I find it odd — but not unexpected — that so many people were “choosing sides” last week in the Trayvon Martin-George Zimmerman issue based on their existing political/social narratives. The facts in the case seem to be constantly changing, so how can anyone have so much confidence about what happened to have a firm opinion about it?
It seems as though most black political leaders are absolutely sure that Martin was murdered by Zimmerman simply for being black in a gated community. They’re convinced that Zimmerman simply followed Martin and murdered him. They want him arrested and charged with murder.
Another group of people — mostly conservatives — are convinced that Zimmerman is innocent. Some of them have set up a defense fund for him and they’ve been gleeful at times to find negative things to report about Martin. To them, it’s all about gun rights, so any assertion that Zimmerman did something wrong is ignored in the name of Second Amendment rights.
I don’t know what happened. I mentioned early last week that I didn’t really have anything to say about the case yet because I didn’t know what the facts were. I still feel that way. As far as I’m concerned, it’s possible that an angry Zimmerman shot Martin in cold blood simply because he didn’t like him in his neighborhood. It’s also possible that Martin was angry at being followed and attacked Zimmerman, leading to Zimmerman shooting to defend himself. I’m sure there are other possible narratives that I haven’t even thought of. That’s the thing. I don’t know the facts. You don’t, either.
Sadly, what you do know has been shaped by watching television news, in most cases. And what you see there is only part of the story — sometimes because of bias, sometimes because of constraints of the medium and sometimes because of simple incompetence. It’s frequently hard to sort out which is which.
Here’s an example. The picture that’s mostly been used of Zimmerman shows a brooding guy in an old mug shot. He doesn’t look like someone I’d want to encounter on a dark street. On the other hand, the picture we’ve mostly seen of Martin has been of a baby-faced boy. His family supplied that photo. But another side of Martin has emerged. The picture above is one that Martin used on a Twitter account. It shows a tattooed, thuggish-looking kid shooting a bird at the camera. It’s a very different image. And what of Zimmerman? The booking picture was taken in 2005. A more recent photo shows a pleasant-looking guy who you wouldn’t mind having as a neighbor. (They’re the photos at the top of this column.) Some news people are starting to ask whether the pictures manipulated the story. I don’t think there’s any question about that.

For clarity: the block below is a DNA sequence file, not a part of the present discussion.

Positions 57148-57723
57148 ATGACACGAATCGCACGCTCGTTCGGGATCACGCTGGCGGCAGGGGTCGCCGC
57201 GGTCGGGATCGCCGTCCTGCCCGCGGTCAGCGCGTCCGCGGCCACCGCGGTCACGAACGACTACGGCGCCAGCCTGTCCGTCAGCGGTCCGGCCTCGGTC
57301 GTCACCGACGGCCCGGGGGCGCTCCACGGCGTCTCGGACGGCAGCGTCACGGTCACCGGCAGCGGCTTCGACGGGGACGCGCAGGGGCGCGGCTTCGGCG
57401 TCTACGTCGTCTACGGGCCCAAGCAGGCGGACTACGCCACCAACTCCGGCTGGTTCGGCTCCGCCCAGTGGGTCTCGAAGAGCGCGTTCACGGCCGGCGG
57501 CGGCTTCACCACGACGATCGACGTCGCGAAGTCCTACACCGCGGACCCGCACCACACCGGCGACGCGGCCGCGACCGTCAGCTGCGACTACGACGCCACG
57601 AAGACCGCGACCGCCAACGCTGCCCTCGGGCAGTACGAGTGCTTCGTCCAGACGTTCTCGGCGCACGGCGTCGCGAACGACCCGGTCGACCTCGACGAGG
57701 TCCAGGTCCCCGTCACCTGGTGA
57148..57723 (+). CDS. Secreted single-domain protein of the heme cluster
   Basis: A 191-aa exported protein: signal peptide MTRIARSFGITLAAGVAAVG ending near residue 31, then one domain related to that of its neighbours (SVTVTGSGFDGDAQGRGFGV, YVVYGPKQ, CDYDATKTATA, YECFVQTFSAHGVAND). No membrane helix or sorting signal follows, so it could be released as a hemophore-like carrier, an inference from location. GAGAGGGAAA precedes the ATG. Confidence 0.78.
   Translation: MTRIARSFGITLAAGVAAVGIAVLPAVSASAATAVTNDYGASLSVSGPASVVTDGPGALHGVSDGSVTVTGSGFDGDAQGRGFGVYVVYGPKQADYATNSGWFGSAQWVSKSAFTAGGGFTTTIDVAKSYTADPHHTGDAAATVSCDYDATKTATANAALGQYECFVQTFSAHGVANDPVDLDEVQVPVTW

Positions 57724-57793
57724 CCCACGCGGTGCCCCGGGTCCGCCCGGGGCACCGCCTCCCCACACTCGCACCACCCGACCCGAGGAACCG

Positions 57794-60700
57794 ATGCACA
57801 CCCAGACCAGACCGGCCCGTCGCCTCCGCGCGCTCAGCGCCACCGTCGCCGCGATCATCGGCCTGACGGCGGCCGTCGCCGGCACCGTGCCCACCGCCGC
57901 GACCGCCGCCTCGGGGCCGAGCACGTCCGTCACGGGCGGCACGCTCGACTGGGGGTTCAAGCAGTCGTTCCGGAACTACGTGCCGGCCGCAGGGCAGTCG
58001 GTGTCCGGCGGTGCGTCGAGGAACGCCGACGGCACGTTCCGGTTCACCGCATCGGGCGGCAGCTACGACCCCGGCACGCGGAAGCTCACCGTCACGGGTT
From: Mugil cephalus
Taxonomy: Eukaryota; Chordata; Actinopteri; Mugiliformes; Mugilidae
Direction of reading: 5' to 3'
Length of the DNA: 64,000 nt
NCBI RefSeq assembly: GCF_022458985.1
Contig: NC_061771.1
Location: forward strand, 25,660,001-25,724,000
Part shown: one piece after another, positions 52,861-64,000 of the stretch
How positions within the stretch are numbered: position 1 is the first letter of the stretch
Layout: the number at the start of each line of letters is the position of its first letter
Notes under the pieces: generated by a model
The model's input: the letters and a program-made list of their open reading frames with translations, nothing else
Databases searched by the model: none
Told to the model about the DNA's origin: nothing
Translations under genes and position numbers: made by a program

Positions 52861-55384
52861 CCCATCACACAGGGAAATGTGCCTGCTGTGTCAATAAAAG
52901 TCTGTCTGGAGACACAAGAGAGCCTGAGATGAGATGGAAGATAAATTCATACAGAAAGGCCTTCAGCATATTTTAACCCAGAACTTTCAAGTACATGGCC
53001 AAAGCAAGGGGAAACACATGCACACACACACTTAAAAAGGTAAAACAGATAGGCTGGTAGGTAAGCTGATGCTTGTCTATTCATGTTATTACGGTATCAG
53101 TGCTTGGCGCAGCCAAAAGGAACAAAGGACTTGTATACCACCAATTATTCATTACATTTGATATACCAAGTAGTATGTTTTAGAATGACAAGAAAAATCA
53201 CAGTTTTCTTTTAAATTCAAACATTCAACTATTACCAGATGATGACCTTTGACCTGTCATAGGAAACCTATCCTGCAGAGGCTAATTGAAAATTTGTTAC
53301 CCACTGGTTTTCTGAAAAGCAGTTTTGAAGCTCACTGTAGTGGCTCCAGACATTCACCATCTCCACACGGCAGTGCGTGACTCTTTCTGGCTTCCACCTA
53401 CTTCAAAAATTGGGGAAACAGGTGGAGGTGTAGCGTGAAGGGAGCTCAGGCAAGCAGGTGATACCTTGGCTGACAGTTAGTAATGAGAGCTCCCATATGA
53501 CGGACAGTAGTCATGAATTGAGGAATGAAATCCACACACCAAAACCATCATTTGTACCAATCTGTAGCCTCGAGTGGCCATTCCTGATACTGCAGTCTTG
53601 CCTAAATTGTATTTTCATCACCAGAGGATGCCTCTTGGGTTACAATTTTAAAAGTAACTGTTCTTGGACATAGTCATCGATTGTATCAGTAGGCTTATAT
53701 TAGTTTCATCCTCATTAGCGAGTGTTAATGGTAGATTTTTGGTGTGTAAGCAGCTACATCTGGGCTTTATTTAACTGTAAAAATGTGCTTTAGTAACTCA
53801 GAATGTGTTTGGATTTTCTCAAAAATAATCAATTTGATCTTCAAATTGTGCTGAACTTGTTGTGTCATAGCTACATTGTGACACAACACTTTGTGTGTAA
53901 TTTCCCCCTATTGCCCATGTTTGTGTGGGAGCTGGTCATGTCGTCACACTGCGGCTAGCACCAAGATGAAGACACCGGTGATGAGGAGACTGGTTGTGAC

The racial aspects might have been blown out of proportion, too. Take this example from NBC News, which NBC now says that it’s investigating. In the audio clip of Zimmerman’s 911 call, this is what the audio says:
Zimmerman: This guy looks like he’s up to no good. He looks black.
It appears that Zimmerman is assuming Martin is “up to no good” because he’s black. But now take a look at the unedited version. He only brings up race after the 911 dispatcher asked for a racial description. NBC edited that part out. Here’s the actual exchange:
Zimmerman: This guy looks like he’s up to no good. Or he’s on drugs or something. It’s raining and he’s just walking around, looking about.
Dispatcher: OK, and this guy — is he black, white or Hispanic?
Zimmerman: He looks black.
The context of Zimmerman’s racial response changes everything. It was a response to a question — simply giving information that was requested. The way NBC edited it makes it appear that Zimmerman was profiling and assuming that a black man must be up to no good. That’s the first thing I thought when I read the edited version last week. The reality is more neutral. It doesn’t tell us a lot.
The bottom line is that we don’t have enough facts to say what happened. There are conflicting stories. A witness claims that Martin jumped on Zimmerman, but Martin’s supporters point to video at one point that seems to show Zimmerman without the injuries he supposedly received in the altercation. Each side in the dispute is eager to believe the flimsy public evidence supporting the theory it believes. Based on everything I can see, there’s no way to come to a conclusion based on what we know.
Maybe the police did a shoddy investigation. Maybe Zimmerman should have been charged with something. I honestly don’t know. You don’t, either, because what you know has been picked up from the bits and pieces that media give us, edited and selected. We don’t know yet what bias has gotten in the way. We don’t know what incompetence got in the way.
The only thing we can say is that it’s a tragedy that a teen-ager died that night. Someone — and maybe both people involved — made serious mistakes that led to the death. The bigger tragedy, though, is that a lot of people are using the tragic death to push political agendas. They’re interested in political and social agendas, not the facts. Let’s wait for all the facts before we even attempt to have opinions about who was right and who was wrong.